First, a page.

If you plan to go by car, make sure you reserve way ahead, as you're vying for access to this amazing spot with quite few others. When you call Le Château for reservations they'll ask for your car’s license plate number; this is mandatory or “le gardien” won't let you through the gate that takes you up and over the limestone mountain into the tight, steep descent into the Calanque.  If you don’t know your rental car’s license plate number when you make the reservation, just explain that you'll provide it closer to your arrival date. (Need I point out that good command of the French language, as well as being able to decipher the subtleties of the Marseillais patois, are a pre-requisite to making your reservation?). Once you've booked your table, you've overcome the major obstacle to getting to this little gem. Well, one of them at least.

I've been to Marseille many times and though I can easily find my way to the main landmarks, I could never have navigated my way to the entrance of this Calanque without a GPS. I felt like I was in a scene from the The French Connection as I exited from a major highway onto an elevated single lane that led me into a construction area and then into an eight-lane boulevard. Then finally, after many disorienting directional changes, I began to see signs for the Calanque de Sormiou. Much relief! We began to leave the bustle of the city into a forested area and then finally the GPS said we had reached our destination...even though we were still 4 km from the entrance. 

Once we arrived at the gate, the gardien looked from our car to his clipboard and back. No match, he proclaimed. We weren't on the list! 

Actually, we had planned to come with a friend in her car and when that plan fell through, I called to make the change....but I guess the gardien didn’t get the updated license number.  We managed to convince him that we were legit restaurant customers with a reservation and eventually he relented and lifted the gate. 

Now we started to question what kind of drive we were about to have, if such a careful selection process was required...and then a few clicks in we began to understand. But we really got the picture once we arrived at the top of Calanque and began to make our way down a one-lane road with pot holes and certain-death drop offs.  We prayed that no vehicles would be coming in the other direction and I surveyed the options ahead for any slight widening of the road. We made it down to the parking area (4€ charge) in a state of high stress and in desperate need of a glass or two of rosé.  We gathered our beach bags and gear and headed to the restaurant.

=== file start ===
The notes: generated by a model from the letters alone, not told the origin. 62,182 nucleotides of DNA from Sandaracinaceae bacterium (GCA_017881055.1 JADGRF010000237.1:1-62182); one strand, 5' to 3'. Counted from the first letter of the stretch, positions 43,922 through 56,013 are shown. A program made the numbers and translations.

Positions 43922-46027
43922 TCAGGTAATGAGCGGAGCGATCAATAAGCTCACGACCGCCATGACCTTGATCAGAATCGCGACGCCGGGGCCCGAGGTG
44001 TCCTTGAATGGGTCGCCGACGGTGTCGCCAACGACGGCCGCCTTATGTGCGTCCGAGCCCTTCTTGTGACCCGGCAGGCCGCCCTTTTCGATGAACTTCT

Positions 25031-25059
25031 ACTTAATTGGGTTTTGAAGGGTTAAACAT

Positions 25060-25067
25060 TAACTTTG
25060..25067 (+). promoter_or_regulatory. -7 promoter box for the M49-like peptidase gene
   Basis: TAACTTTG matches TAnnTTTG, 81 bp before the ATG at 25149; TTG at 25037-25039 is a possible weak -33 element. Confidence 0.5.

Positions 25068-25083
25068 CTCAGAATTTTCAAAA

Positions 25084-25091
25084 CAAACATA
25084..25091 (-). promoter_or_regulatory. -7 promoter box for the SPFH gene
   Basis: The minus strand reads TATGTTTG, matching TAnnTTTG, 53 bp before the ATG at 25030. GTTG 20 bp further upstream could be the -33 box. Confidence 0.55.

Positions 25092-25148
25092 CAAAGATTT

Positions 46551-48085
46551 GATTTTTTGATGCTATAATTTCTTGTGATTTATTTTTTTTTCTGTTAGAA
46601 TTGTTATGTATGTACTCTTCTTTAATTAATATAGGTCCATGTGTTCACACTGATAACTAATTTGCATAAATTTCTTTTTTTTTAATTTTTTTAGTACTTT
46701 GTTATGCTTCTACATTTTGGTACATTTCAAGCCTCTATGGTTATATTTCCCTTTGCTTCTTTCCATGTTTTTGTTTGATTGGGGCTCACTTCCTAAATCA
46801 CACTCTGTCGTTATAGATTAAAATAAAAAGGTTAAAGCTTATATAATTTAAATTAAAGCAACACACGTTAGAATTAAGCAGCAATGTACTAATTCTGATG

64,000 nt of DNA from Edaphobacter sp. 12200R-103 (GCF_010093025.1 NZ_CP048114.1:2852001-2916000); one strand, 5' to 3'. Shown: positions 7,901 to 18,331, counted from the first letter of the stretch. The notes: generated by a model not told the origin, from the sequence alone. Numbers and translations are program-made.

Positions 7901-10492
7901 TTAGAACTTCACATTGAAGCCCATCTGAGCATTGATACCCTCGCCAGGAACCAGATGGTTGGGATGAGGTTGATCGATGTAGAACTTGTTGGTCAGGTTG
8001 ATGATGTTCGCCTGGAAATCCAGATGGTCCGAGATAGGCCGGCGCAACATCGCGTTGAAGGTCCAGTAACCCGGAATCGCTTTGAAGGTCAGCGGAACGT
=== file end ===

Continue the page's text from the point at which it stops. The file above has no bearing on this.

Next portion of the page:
We sat outside on the covered terrace with a gorgeous view of the sea and the Calanque.  Within minutes the empty terrace filled with clients.  It's very important to note this is a strictly cash restaurant and there are no ATMs or electricity or running water for that matter. Be prepared! We ordered up a bottle of rosé which came in a cute little plastic bag filled with ice. Lucy and I both settled in on soupe de poisson and a grilled whole dorade with vegetables and potatoes. The kids chose shrimp and pasta but there were a few meat dishes offered as well.  If you call ahead, you can order bouillabaisse, the local specialty, priced at 45€ per person, minimum two people. The food was excellent and unquestionably fresh though clearly priced with the captive audience in mind. Our lunch for five, with one bottle of wine, came to around 250€.  We changed in their restroom and after giving them a big wad of cash, headed to the beach.  Pleasantly, it was a real beach with sand (not rocky, like many coastal beaches here), and the water was perfect.  This day was without a doubt the highlight of our trip and the kids really didn't want to leave.   

The drive back up the Calanque was little less stressful though a lot busier and we did have to negotiate cars coming down at the same time. As we crested the top of the entrance to the Calanque we were presented with a stunning view of downtown Marseille and reluctantly we drove toward it, tucking away the experience of the special gem we had just uncovered. And yes, we would absolutely do it again!

Le Château Sormiou
Tel: +33 (0) 4 91 25 08 69
GPS: 226 Chemin de Sormiou, 13009 Marseille
Open seven days, first weekend in April to last weekend in Sept.
Lunch served 12 to 3; dinner 7:30 to 9:30.
Reservations required, no email, no credit cards.

All photos by Andy Floyd. To reach him: chandy80027@gmail.com.